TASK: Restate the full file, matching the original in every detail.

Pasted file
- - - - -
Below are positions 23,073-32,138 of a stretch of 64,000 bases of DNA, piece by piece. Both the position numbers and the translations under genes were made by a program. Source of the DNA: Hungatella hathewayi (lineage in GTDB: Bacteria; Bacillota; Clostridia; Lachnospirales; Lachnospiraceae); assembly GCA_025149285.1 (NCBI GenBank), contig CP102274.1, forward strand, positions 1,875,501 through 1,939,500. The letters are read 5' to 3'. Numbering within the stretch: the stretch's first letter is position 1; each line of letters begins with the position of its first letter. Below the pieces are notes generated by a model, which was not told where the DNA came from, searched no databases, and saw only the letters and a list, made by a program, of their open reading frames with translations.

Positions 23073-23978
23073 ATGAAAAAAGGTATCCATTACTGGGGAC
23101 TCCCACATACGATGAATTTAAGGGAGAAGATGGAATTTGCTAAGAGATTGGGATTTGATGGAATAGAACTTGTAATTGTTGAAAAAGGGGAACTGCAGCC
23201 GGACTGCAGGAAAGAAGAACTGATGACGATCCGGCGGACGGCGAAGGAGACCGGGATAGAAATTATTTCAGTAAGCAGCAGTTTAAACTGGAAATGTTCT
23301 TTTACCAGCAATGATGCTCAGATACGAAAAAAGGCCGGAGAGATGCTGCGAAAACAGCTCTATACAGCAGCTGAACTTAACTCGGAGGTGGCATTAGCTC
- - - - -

Below are positions 23,073-32,138 of a stretch of 64,000 bases of DNA, piece by piece. Both the position numbers and the translations under genes were made by a program. Source of the DNA: Hungatella hathewayi (lineage in GTDB: Bacteria; Bacillota; Clostridia; Lachnospirales; Lachnospiraceae); assembly GCA_025149285.1 (NCBI GenBank), contig CP102274.1, forward strand, positions 1,875,501 through 1,939,500. The letters are read 5' to 3'. Numbering within the stretch: the stretch's first letter is position 1; each line of letters begins with the position of its first letter. Below the pieces are notes generated by a model, which was not told where the DNA came from, searched no databases, and saw only the letters and a list, made by a program, of their open reading frames with translations.

Positions 23073-23978
23073 ATGAAAAAAGGTATCCATTACTGGGGAC
23101 TCCCACATACGATGAATTTAAGGGAGAAGATGGAATTTGCTAAGAGATTGGGATTTGATGGAATAGAACTTGTAATTGTTGAAAAAGGGGAACTGCAGCC
23201 GGACTGCAGGAAAGAAGAACTGATGACGATCCGGCGGACGGCGAAGGAGACCGGGATAGAAATTATTTCAGTAAGCAGCAGTTTAAACTGGAAATGTTCT
23301 TTTACCAGCAATGATGCTCAGATACGAAAAAAGGCCGGAGAGATGCTGCGAAAACAGCTCTATACAGCAGCTGAACTTAACTCGGAGGTGGCATTAGCTC